Thus Spake Zarathustra: A Book for All and None

By Friedrich Nietzsche

Page 6

first occurred to me in August 1881. I made a note of the
thought on a sheet of paper, with the postscript: 6,000 feet beyond
men and time! That day I happened to be wandering through the woods
alongside of the lake of Silvaplana, and I halted beside a huge,
pyramidal and towering rock not far from Surlei. It was then that the
thought struck me. Looking back now, I find that exactly two months
previous to this inspiration, I had had an omen of its coming in the
form of a sudden and decisive alteration in my tastes--more particularly
in music. It would even be possible to consider all 'Zarathustra' as a
musical composition. At all events, a very necessary condition in its
production was a renaissance in myself of the art of hearing. In a small
mountain resort (Recoaro) near Vicenza, where I spent the spring of
1881, I and my friend and Maestro, Peter Gast--also one who had been
born again--discovered that the phoenix music that hovered over us, wore
lighter and brighter plumes than it had done theretofore."

During the month of August 1881 my brother resolved to reveal the
teaching of the Eternal Recurrence, in dithyrambic and psalmodic form,
through the mouth of Zarathustra. Among the notes of this period, we
found a page on which is written the first definite plan of "Thus Spake
Zarathustra":--

"MIDDAY AND ETERNITY."

"GUIDE-POSTS TO A NEW WAY OF LIVING."

Beneath this is written:--

"Zarathustra born on lake Urmi; left his home in his thirtieth year,
went into the province of Aria, and, during ten years of solitude in the
mountains, composed the Zend-Avesta."

"The sun of knowledge stands once more at midday; and the serpent
of eternity lies coiled in its light--: It is YOUR time, ye midday
brethren."

In that summer of 1881, my brother, after many years of steadily
declining health, began at last to rally, and it is to this first gush
of the recovery of his once splendid bodily condition that we owe not
only "The Gay Science", which in its mood may be regarded as a prelude
to "Zarathustra", but also "Zarathustra" itself. Just as he was
beginning to recuperate his health, however, an unkind destiny brought
him a number of most painful personal experiences. His friends caused
him many disappointments, which were the more bitter to him, inasmuch as
he regarded friendship as such a sacred institution; and for the first
time in his life he realised the whole horror of that loneliness to
which, perhaps, all greatness is condemned. But to be forsaken is
something very different from deliberately choosing blessed

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Text Comparison with Thus Spake Zarathustra: A Book for All and None

Page 8
I fear that on one occasion, to avoid bad smells as much as possible, I actually inquired at the Palazzo del Quirinale whether they could not provide a quiet room for a philosopher.
Page 9
He says in a letter to me: "You can have no idea of the vehemence of such composition," and in "Ecce Homo" (autumn 1888) he describes as follows with passionate enthusiasm the incomparable mood in which he created Zarathustra:-- "--Has any one at the end of the nineteenth century any distinct notion of what poets of a stronger age understood by the word inspiration? If not, I will describe it.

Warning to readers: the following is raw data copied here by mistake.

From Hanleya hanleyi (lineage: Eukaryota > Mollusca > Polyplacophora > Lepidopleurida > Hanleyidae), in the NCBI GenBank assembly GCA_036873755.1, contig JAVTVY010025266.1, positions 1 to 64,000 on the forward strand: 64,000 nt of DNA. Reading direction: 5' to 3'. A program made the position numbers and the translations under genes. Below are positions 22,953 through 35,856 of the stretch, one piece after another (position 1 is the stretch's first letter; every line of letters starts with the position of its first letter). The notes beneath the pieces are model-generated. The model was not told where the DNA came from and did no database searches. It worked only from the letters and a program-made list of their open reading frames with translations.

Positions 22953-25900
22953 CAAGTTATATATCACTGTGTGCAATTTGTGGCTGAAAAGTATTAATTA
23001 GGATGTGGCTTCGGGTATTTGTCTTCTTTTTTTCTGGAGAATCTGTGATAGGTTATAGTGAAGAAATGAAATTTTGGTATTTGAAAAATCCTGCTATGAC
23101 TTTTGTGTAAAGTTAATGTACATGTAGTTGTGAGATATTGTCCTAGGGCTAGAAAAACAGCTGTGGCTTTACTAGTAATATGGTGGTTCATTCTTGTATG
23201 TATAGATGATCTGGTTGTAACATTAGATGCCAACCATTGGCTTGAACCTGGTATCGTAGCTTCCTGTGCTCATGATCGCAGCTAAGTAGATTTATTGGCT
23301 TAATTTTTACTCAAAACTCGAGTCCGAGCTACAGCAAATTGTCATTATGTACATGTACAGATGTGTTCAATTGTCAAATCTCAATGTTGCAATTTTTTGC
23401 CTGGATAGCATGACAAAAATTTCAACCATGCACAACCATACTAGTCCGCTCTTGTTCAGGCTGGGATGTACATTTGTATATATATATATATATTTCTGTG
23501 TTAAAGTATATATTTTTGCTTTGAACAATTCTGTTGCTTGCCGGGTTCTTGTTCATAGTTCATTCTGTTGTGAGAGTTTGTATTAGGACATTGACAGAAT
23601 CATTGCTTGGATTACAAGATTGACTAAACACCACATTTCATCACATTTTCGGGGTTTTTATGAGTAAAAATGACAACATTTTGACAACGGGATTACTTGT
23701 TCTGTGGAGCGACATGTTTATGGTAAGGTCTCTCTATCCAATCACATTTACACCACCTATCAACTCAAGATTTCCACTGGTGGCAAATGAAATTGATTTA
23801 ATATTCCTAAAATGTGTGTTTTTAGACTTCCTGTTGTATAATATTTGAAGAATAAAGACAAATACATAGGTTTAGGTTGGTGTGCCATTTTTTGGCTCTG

Page 48
But one day will the solitude weary thee; one day will thy pride yield, and thy courage quail.
Page 58
Unexhausted and undiscovered is still man and man's world.
Page 63
Strangers, however, and the poor, may pluck for themselves the fruit from my tree: thus doth it cause less shame.
Page 70
And like a wind will I one day blow amongst them, and with my spirit, take the breath from their spirit: thus willeth my future.
Page 95
But more frightful even, and more heart-strangling was it, when it again became silent and still all around, and I alone sat in that malignant silence.
Page 99
Oh, where is there deliverance from the flux of things and from the 'existence' of penalty?" Thus did madness preach.
Page 115
The day cometh: so let us part!-- Thus spake Zarathustra.
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L.
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LII.
Page 146
This condition continued for seven days; his animals, however, did not leave him day nor night, except that the eagle flew forth to fetch food.
Page 151
THE SECOND DANCE-SONG.
Page 159
--"Dost thou still hear nothing?" continued the soothsayer: "doth it not rush and roar out of the depth?"--Zarathustra was silent once more and listened: then heard he a long, long cry, which the abysses threw to one another and passed on; for none of them wished to retain it: so evil did it sound.
Page 192
I, however, rejoice in great sin as my great CONSOLATION.
Page 194
Where your entire love is, namely, with your child, there is also your entire virtue! Your work, your will is YOUR "neighbour": let no false values impose upon you! 12.
Page 208
THAT do I take as the best sign: they become thankful.
Page 219
HAPPINESS? I strive after my WORK! Well! The lion hath come, my children are nigh, Zarathustra hath grown ripe, mine hour hath come:-- This is MY morning, MY day beginneth: ARISE NOW, ARISE, THOU GREAT NOONTIDE!"-- Thus spake Zarathustra and left his cave, glowing and strong, like a morning sun coming out of gloomy mountains.
Page 237
"And verily, it is no commandment for to-day and to-morrow to LEARN to love oneself.
Page 253
In this discourse, Nietzsche wishes to give his followers a warning.